Position Paper

Eurogas and GIE views on the Recast of the Energy Performance of Buildings Directive

Eurogas and GIE are firmly committed to ensure an efficient, effective, and just transition. We believe that a mix of gaseous energy and other heating solutions will be needed to ensure the successful and cost-effective decarbonisation of the building sector.

We welcome the European Union’s effort to boost the energy performance of buildings. It is a necessity in order to meet EU climate objectives. The invasion of Ukraine by Russia and the resulting uncertainties about future natural gas supply to Europe further increases the urgency to act. We support the renewable gas ambition introduced by REPowerEU and the recognition that the building sector can make a significant contribution to reduce the EU’s reliance on fossil fuel imports from Russia.

Key recommendations

  •  Make Zero Emission Buildings future proof: Enable ZEBs to meet minimum energy needs by being able to use renewable energy irrespective of the grid used, the market player involved or the distance to the renewable energy sources. Keep the costs as low as possible and ensure that existing gas infrastructure can be used to supply renewable energy.
  • Ensure a balanced mix of modern technologies: Enable all modern and renewable-ready heating technologies to contribute.
  • Promote energy system efficiency: Enable the combination of different heating technologies, including modern gas solutions, to improve energy system efficiency.

Buildings are a hard-to-abate sector and existing energy systems often not fit for the large-scale electrification of seasonal heat demand

Buildings is a hard-to-abate sector. This is linked to, among others, the up-front financial costs to renovate buildings and their heating systems, the heterogeneity of the heating sector, the diversity of national infrastructures, the still high number of inefficient appliances installed, and physical limits to the refurbishment of heating systems due to the lack of space in buildings and urban areas. Therefore, it is impossible to identify a ‘one-size-fits-all’ solution across the EU. Based on the respective circumstances and not at least consumer choice, a balanced mix of heating technologies and energy vectors is needed to reduce energy consumption of buildings as fast as possible and at the lowest possible cost. Relying exclusively on electrification as the primary tool to reduce reliance on fossil fuels and to decarbonise the building sector will not deliver the desired outcome.

While electric heat pumps will certainly need to be part of the solution, their massive and rapid roll-out is hampered by a set of variables, such as the necessity to reinforce the electricity grids, peak electric generation capacities and associated costs, the lack of sufficient manufacturing capacities, architectural barriers, the lack of skilled and certified workers able to install them and the high upfront investment costs for consumers.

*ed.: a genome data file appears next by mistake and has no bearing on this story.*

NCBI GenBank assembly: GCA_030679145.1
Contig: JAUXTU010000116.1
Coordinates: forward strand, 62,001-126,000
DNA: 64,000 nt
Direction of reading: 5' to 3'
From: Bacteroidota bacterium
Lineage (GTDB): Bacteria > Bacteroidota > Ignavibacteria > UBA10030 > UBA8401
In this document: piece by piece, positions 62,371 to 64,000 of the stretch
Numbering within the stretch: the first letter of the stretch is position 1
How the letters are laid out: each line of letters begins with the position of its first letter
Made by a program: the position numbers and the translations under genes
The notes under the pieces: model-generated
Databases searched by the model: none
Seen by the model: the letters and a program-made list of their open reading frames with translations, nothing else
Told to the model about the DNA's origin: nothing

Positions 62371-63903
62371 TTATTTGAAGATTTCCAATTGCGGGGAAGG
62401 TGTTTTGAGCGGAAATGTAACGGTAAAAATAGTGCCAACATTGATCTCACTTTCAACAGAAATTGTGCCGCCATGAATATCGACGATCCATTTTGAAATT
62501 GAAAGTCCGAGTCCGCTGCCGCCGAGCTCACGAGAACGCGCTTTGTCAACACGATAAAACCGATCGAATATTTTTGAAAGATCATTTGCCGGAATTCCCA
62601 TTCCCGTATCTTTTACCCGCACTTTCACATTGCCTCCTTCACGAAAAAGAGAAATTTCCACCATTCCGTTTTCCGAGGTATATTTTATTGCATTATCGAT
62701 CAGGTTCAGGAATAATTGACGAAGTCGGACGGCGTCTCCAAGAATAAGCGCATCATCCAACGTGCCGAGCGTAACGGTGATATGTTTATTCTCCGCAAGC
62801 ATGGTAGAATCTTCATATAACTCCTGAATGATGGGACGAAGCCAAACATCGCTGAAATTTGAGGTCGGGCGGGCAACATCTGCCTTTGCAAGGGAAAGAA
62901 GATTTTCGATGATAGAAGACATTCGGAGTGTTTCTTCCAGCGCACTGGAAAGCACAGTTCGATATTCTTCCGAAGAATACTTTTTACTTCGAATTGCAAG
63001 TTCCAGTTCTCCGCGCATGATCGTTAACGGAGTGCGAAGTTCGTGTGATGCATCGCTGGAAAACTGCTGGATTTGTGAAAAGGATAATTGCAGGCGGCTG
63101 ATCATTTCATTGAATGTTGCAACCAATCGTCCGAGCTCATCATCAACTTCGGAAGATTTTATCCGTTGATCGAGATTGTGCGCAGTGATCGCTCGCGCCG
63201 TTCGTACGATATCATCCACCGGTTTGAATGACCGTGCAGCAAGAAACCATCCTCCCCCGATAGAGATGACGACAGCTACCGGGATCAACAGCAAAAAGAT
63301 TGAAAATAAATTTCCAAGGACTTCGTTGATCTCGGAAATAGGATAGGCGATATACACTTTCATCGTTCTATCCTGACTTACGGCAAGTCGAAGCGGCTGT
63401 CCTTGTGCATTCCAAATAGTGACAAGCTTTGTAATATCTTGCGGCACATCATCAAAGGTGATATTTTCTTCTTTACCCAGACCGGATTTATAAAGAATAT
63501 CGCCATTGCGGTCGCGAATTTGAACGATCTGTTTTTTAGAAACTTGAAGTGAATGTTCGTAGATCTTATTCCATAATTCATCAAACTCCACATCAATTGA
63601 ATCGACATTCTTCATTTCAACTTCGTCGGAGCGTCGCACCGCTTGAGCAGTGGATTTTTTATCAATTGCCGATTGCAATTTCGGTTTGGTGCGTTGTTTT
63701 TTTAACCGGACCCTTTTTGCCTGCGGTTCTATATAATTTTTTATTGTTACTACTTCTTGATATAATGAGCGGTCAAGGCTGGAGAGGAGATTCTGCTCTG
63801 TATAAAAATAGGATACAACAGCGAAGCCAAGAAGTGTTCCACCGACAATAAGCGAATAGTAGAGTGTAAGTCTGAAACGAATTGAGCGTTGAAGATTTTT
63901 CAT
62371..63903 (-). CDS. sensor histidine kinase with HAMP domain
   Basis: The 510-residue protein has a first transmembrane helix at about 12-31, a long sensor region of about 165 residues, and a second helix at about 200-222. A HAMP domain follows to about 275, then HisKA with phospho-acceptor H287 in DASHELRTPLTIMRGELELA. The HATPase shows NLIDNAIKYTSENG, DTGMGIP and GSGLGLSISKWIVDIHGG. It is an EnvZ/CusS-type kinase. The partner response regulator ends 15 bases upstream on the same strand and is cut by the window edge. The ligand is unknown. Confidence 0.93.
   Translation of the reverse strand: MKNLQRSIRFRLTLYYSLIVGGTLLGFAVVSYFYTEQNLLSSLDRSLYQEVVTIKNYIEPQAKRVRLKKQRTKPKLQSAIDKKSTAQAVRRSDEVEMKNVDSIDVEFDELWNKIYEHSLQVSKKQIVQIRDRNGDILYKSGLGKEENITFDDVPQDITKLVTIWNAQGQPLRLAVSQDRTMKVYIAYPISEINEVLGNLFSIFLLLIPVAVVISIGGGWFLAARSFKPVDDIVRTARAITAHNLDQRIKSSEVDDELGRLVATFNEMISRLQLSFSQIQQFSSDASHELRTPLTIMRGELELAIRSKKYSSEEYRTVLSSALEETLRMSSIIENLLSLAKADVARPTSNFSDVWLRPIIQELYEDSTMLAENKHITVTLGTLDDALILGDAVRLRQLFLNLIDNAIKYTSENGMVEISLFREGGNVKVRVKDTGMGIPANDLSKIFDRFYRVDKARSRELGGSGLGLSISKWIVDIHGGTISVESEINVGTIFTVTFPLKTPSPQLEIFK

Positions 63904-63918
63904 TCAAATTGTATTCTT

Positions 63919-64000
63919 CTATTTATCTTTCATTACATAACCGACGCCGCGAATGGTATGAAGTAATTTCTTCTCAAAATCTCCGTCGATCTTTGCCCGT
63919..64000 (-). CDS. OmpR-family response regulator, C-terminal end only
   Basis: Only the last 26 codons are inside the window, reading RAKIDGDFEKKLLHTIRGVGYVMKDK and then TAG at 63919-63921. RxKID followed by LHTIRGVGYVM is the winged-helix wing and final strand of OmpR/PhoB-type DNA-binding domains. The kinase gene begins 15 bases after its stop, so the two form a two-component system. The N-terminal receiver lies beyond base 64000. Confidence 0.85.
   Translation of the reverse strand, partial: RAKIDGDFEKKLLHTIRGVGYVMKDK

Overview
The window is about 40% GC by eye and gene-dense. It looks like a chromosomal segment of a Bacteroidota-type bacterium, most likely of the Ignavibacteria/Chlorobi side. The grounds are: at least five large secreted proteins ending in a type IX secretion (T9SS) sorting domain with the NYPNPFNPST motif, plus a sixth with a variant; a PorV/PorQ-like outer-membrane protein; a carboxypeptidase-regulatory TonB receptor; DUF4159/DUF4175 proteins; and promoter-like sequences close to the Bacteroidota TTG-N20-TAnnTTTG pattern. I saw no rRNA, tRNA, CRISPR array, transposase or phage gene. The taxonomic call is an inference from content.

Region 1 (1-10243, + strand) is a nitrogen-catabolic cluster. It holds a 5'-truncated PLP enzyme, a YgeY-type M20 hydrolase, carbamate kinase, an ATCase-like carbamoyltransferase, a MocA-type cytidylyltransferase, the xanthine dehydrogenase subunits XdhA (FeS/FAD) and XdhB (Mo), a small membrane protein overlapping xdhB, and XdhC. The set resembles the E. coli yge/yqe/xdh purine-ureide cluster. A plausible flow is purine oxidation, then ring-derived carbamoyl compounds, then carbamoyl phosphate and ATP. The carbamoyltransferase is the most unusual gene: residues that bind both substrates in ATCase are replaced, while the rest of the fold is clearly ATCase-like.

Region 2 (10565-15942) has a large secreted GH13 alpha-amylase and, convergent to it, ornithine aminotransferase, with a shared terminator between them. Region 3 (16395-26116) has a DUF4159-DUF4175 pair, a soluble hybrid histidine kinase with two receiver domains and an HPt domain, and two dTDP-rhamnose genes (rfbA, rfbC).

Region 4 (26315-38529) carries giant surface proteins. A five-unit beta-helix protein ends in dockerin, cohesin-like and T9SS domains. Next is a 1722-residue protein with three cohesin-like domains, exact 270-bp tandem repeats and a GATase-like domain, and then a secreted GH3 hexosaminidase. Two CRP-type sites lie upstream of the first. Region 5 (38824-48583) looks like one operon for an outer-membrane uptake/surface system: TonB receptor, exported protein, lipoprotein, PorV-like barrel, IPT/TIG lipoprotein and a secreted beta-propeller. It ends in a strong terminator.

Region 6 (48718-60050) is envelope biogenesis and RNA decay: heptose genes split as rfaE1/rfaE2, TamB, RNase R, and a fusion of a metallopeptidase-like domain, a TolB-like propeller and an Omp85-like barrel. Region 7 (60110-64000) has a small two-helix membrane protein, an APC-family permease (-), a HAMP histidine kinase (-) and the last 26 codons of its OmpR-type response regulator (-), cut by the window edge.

In several European countries, energy demand in buildings tightens security of supply margins, especially during extreme peak demand as it usually entails an increase of consumption and infrastructure capacity needs. The complete transfer of this demand to the electric system would require substantial investments on electricity grids but also on back-up generation facilities. These investments will in many cases be inefficient as the capacities built will not be fully used most of the time. Such inefficient investments can be avoided by relying on renewable-ready gas solutions and the existing gas infrastructures, which are designed and can easily cope with seasonal heating demand. Hence, ZEBs should be allowed to meet minimum energy needs by relying on renewable gases from the gas grids on equal terms with district heating and local renewable electricity. The differentiation between renewable energy sources (local v. distant) and market players (renewable energy communities v. suppliers) shall be reconsidered.

Gas-based heating technologies, alone or in combination with other technologies, can rapidly lower energy demand in buildings and optimise energy system efficiency

To rapidly reduce energy demand for heating, the replacement of old and inefficient heating appliances with renewable-ready and cost-efficient alternatives should be an immediate priority. Today, around 61 million of the installed heating appliances in the EU are still energy inefficient (such as non-condensing gas boilers and oil-fired heaters) and they are replaced at a low 4% rate (EHI, Market Report 2021).

Gas condensing boilers, which remain the most sold heating technology in Europe, can save up to 20% of natural gas consumption in comparison to classic atmospheric gas boilers and are ready to run on renewable gases. Gas appliances also continue to evolve and innovate. Modern appliances, such as gas absorption heat pumps, can even achieve a primary energy efficiency of up to 140% and contribute to significant additional energy savings using gas.

The optimal combination and coupling of different heating technologies will be critical to improve energy system efficiency and keep overall costs as low as possible. Gas condensing boilers can be combined with solar heat or even with electric heat pumps, so called hybrid systems, contributing to overall system efficiency. Fuel cells and micro-cogeneration units running on renewable gas can produce renewable heat and renewable electricity. Modern gas technologies, including hybrids, are particularly adapted to staged renovation as they can be easily installed, reducing in this way the total gas consumption and enabling a fast, safe and affordable transition. The combination of different heating technologies and energy vectors favours smart grid managements, optimise renewable energy integration, reduce infrastructure reinforcement and thus reduce the overall energy costs to the benefits of all.